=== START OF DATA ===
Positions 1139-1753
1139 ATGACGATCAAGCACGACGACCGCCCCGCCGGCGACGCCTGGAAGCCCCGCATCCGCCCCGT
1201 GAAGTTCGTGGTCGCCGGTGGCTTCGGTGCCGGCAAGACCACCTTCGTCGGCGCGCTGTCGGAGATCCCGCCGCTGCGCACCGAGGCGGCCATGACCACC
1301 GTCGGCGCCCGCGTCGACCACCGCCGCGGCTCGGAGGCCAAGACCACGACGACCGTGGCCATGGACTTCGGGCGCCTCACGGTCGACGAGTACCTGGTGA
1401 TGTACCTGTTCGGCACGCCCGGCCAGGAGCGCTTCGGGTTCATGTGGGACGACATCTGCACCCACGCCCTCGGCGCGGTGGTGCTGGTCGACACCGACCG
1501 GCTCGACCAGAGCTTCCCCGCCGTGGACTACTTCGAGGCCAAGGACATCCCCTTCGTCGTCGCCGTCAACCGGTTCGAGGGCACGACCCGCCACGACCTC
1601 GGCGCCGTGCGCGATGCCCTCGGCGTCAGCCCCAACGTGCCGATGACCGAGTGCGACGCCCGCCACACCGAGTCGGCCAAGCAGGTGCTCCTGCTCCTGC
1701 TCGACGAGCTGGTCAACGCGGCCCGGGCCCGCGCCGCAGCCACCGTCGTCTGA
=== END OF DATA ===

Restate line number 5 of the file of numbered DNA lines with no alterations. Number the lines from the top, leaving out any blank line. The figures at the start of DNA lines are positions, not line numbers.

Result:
1401 TGTACCTGTTCGGCACGCCCGGCCAGGAGCGCTTCGGGTTCATGTGGGACGACATCTGCACCCACGCCCTCGGCGCGGTGGTGCTGGTCGACACCGACCG